The Coaches Room is a regular feature throughout the 2019 Stanley Cup Playoffs by one of four former NHL coaches and assistants who will turn their critical gaze to the game and explain it through the lens of a teacher. David Marcoux, Paul MacLean, Don Nachbaur and Gord Murphy will take turns providing insight.
In this Stanley Cup Final edition, Murphy, a former assistant with the Columbus Blue Jackets, Florida Panthers and Philadelphia Flyers, discusses where the focus will go for Game 6 after the St. Louis Blues defeated the Boston Bruins 2-1 in Game 5 on Thursday.
The Boston Bruins aren't finished yet.
It would be foolish to count out the Bruins now even though they're down 3-2 against the St. Louis Blues in the best-of-7 Stanley Cup Final going into Game 6 at Enterprise Center on Sunday (8 p.m. ET; NBC, CBC, SN, TVAS).
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Boston is 7-3 on the road in the Stanley Cup Playoffs, including 1-1 in St. Louis. The Bruins have been in this situation before. They were down 3-2 against the Toronto Maple Leafs in the first round with Game 6 on the road. They won the series in seven games.
However, there has to be concern about the Bruins' defense even though Zdeno Chara played 16:42 and delivered four hits in Game 5 despite the facial injury that so many of us thought would keep him out of the lineup.
The Blues wear on the opposition as the series goes on. They finish every check. They're relentless. It's not surprising that they're 7-1 in Games 5-7 in the playoffs. They get better as the series goes on and their opponents typically wilt.
Pretend you're a player lined up for a faceoff. You look to see who you're out there against. Everyone does. You have to. In your mind you're calculating how the shift may go, if you think you'll have an easier time, if it won't be as physical, or if you have to prepare for a hard hit.
With the Blues, it doesn't matter because they're going to hit you every shift. They're coming. There isn't one line that you're up against that you can say, 'I'll be OK this shift.' It's every line. That's the impressive part. It's tiring to play physical hockey like that and the Blues do it well.
That's the concern for the Bruins, especially with how their defensemen are getting hit. They were down to five defensemen for the last two periods plus overtime in Game 2 and lost. They were down to five again when Chara went out at 3:07 of the second period in Game 4 and lost.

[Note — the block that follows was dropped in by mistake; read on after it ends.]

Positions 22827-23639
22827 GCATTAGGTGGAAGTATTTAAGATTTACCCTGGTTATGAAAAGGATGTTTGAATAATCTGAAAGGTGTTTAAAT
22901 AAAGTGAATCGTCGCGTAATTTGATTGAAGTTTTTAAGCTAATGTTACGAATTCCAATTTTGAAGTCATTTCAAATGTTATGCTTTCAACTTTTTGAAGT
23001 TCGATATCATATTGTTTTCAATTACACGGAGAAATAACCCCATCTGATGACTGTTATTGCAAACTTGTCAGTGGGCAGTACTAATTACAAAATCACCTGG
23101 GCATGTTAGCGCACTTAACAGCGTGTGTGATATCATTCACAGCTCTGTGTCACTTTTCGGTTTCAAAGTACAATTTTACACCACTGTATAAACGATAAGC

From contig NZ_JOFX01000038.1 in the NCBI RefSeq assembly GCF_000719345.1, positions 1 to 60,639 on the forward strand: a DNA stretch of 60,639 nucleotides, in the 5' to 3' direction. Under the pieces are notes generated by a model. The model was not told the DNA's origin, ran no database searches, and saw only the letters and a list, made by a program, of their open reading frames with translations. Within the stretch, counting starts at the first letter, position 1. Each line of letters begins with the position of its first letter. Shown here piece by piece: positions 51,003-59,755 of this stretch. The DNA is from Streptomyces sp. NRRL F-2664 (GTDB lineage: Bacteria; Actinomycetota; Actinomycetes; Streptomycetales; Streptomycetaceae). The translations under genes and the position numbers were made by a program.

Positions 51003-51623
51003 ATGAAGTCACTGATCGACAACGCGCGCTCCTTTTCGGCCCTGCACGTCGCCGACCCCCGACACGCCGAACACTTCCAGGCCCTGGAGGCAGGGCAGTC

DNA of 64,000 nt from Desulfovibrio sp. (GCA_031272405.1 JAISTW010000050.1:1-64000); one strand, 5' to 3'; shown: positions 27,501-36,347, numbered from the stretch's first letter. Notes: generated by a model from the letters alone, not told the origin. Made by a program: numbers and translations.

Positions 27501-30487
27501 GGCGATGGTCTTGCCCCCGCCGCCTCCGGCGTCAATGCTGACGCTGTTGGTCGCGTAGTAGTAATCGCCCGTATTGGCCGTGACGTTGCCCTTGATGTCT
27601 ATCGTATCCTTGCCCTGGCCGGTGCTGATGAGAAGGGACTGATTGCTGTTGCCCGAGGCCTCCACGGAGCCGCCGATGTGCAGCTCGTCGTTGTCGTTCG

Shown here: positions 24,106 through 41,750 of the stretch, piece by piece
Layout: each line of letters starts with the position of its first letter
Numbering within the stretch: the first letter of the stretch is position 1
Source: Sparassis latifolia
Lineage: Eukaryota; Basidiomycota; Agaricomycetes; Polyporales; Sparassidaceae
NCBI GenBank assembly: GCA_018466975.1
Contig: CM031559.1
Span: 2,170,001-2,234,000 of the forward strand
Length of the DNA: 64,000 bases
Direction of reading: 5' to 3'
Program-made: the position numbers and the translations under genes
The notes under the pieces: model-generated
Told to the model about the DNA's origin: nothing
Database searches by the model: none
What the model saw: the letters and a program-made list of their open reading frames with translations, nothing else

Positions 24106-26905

Video: Melrose on Chara vs. Blues, Bruins PP vs. Blues PK
You might think they counterbalanced that by playing seven defensemen in Game 5, but that's not how it works. It's late in the series and fatigue and bumps and bruises all come into play. The Blues have been dishing it out more than they've been taking it.
However, the Bruins have reasons to believe, to be confident that they will force Game 7.
Tuukka Rask hasn't stolen a game yet in the series the way Blues goalie Jordan Binnington did with 38 saves in Game 5. Rask is capable of putting the Bruins on his back in Game 6.
Boston's top line of Patrice Bergeron, Brad Marchand and David Pastrnak hasn't come through yet at 5-on-5. It's hard to imagine that line, arguably the best line in the NHL, will go six straight games without a 5-on-5 goal.
They showed signs of life in Game 5, especially in the first period. They generated chances and had five shots on goal and Marchand also hit the post with another shot. The three forwards finished the game with 13 shots on goal in total (all situations), including six from Pastrnak.
The Bruins, though, probably would like to see more offensive zone play from them and certainly more on the rush, but at the end of the day, you have to give their opponent credit.
Video: What Chara's start means for the Bruins defense
The play of the Blues' top four defensemen, Colton Parayko and Jay Bouwmeester in particular, has been outstanding. They're not giving them much time and space when they get in the zone. With their range and size, they are doing a great job to limit them.
At times it looks like Bergeron, Marchand and Pastrnak are forcing plays that aren't there. The simple approach is take what the Blues give you. If they're standing you up at the blue line, put puck behind them. If they're giving you time and space, use it.
But they're such a good line, such a dynamic line that you're kind of waiting for them to break out. They have to do it now. There's no tomorrow. Get a lead, get the crowd out of it and try to get the Blues to go, 'Uh oh, we don't want a Game 7.'
A big question is will Bruins coach Bruce Cassidy go with seven defensemen again in Game 6?
It made sense to do it in Game 5. There was the unknown of Chara, would he be able to finish the game? Cassidy gave himself insurance by bringing Steven Kampfer into the lineup.
However, if you don't have to do it and you don't regularly do it, then it's best to probably just go back to using 12 forwards and six defensemen.
The 11-7 approach can take the 'D' out of its rhythm. The forwards love it, more ice time, but defensemen can struggle to stay engaged because they're not sure when or if they're going on the ice, and with whom.
It wouldn't be surprising if Cassidy went back to the 12-6 lineup and still double shifted Pastrnak and Marcus Johansson early in Game 6 to get them more ice time and potentially generate scoring chances the way they did early in Game 5, when the Bruins clearly had more life.
The key is finishing, which the Bruins didn't do Thursday, but double shift them early and get a lead, and if you have the lead, then you still have your depth up front to go back to rolling four lines and keeping the shifts short.